Amnesty International Report 1999 - Cyprus
|Publication Date||1 January 1999|
|Cite as||Amnesty International, Amnesty International Report 1999 - Cyprus, 1 January 1999, available at: http://www.refworld.org/docid/3ae6aa0a80.html [accessed 18 December 2013]|
There were allegations of ill-treatment by law enforcement officers.
In May the House of Representatives (parliament) amended Article 171 of the Penal Code. Because of its very restrictive definition of privacy, the amended article could still lead to imprisonment of up to five years for consensual sexual relations between male adults in private. The new provisions are also discriminatory. The age of consent for sexual activity between men is 18 while the age of consent for sexual activity between heterosexuals is 16; and the restrictive definition of privacy applies only to sexual activity between men. The wide scope of the newly adopted Article 174(a), which provides for a one-year prison sentence for "indecent behaviour or invitation or provocation or advertisement aimed at performing unnatural acts between males", could lead to the imprisonment of people solely for exercising their right to freedom of expression and to freedom of assembly and association.
There were allegations of ill-treatment. In June, 113 people from Africa and the Middle East rescued from a fishing trawler drifting off the coast of Cyprus were remanded under police guard in an hotel in Limassol pending a decision on their asylum applications. In August, 30 asylum-seekers, most of them Africans, were trans-ferred from the hotel to the cells of the former Police Headquarters in Larnaca pending deportation. At least four of them alleged they were beaten by police officers while a police inspector was watching. As a result of the beatings the asylum-seekers sustained various injuries; they were initially denied access to hospital. One asylum-seeker alleged that as he opened the door of his hotel room, he was kicked in his genitals, and that five police officers then came into his room, beat and kicked him for up to 15 minutes. As a result of the beatings he sustained injuries to his eye, which required stitches, and jaw. He alleged that a week later he was brought before the police inspector who had accompanied the police officers responsible for his ill-treatment at the hotel, and threatened with further beating if he refused to sign a statement denying that the ill-treatment had occurred. Thirty of the 113 asylum-seekers were deported to their country of origin between July and October.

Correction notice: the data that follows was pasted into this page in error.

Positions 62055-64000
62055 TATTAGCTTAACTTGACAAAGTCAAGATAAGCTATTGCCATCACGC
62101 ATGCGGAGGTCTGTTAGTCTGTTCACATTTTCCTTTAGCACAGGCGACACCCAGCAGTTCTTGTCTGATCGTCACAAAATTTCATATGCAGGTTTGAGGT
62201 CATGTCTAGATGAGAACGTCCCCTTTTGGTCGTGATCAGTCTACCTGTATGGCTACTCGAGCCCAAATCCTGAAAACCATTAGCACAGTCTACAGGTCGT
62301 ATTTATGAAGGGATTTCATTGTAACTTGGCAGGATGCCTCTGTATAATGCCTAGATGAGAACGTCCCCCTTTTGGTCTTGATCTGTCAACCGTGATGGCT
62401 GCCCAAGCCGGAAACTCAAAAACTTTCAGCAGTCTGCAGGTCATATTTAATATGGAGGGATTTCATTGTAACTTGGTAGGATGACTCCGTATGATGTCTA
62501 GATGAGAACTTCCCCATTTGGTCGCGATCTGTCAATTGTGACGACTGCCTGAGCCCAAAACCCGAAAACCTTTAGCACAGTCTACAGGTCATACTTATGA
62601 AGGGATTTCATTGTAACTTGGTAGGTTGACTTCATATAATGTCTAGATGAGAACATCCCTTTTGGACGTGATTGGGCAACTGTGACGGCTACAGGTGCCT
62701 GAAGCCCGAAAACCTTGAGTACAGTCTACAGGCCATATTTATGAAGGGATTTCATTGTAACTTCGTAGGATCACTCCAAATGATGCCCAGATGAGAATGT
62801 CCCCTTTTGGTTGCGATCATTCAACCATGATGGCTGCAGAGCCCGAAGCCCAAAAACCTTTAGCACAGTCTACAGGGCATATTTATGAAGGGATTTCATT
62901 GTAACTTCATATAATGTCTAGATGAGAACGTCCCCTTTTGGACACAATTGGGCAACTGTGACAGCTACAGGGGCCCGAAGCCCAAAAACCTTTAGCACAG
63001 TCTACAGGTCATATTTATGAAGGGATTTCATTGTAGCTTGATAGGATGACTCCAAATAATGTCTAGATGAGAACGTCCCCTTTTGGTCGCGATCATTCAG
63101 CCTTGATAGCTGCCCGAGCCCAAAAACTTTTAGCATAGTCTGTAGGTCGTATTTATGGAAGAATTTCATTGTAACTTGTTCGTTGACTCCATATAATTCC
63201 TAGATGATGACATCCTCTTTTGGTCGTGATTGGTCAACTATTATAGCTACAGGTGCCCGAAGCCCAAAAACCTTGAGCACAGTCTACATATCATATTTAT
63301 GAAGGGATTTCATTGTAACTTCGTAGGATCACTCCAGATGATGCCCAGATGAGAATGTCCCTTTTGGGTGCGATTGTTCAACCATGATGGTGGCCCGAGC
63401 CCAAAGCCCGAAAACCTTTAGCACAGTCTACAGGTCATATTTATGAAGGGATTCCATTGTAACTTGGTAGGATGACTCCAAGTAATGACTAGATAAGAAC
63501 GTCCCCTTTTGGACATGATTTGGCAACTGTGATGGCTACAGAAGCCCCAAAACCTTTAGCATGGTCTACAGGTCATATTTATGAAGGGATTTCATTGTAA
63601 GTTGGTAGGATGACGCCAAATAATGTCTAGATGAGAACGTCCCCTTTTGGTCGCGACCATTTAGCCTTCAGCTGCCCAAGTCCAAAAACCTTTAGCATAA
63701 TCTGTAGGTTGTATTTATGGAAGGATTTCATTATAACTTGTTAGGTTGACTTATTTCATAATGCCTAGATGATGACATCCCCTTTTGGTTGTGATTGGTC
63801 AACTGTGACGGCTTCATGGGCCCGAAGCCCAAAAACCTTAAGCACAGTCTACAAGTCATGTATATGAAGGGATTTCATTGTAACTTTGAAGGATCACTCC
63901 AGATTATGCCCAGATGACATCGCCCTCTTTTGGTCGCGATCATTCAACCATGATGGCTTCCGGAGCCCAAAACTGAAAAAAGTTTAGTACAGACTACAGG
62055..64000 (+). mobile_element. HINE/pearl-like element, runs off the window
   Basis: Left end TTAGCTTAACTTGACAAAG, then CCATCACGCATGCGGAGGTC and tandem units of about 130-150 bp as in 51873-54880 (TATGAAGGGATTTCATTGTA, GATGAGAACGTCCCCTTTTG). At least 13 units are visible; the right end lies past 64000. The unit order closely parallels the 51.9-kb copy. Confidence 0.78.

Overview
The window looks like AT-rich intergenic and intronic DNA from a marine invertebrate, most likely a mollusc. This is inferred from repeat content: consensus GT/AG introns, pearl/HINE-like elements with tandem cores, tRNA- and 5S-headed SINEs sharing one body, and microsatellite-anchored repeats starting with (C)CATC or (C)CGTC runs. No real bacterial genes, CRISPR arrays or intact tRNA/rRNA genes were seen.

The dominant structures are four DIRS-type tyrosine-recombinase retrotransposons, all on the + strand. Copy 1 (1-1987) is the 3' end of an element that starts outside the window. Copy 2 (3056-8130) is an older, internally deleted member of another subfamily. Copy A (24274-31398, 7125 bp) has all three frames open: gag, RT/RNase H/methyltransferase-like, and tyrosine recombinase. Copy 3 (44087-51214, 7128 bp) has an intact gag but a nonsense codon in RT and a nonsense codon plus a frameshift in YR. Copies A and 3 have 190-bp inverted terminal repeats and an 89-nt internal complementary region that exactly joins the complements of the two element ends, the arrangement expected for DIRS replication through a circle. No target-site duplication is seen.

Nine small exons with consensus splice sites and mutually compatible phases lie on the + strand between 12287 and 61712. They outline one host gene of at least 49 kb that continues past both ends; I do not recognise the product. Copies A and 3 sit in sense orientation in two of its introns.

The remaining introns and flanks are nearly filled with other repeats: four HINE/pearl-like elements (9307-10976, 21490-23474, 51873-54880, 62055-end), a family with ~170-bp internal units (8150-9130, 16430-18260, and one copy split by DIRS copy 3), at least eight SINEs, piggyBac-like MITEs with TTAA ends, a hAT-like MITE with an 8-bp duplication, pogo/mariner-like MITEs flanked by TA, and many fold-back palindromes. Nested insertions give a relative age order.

In October, when 48 of the 113 asylum-seekers were held in Larnaca detention centre pending deportation, officers from mmad (rapid intervention police force) units threw tear gas to force the asylum-seekers out of their cells into the yard and forced them to lie face down on the ground, in an effort to carry out the deportation order. Television footage showed police officers kicking and stamping on the asylum-seekers and hitting them with truncheons. About 10 of the asylum-seekers were reportedly transferred to hospital as a result of the beatings and respiratory difficulties caused by tear gas. An inquiry was subsequently set up.
In June Amnesty International called on the government to revise Article 171, paragraphs 1 and 3, of the Penal Code to equalize the age of consent for homosexual and heterosexual relations, and to revise Article 174(a).
In July Amnesty International urged the authorities to ensure that all asylum-seekers would be given access to a full and satisfactory asylum procedure and that they would not be returned to countries where they might face human rights violations. No answer was received by the end of the year.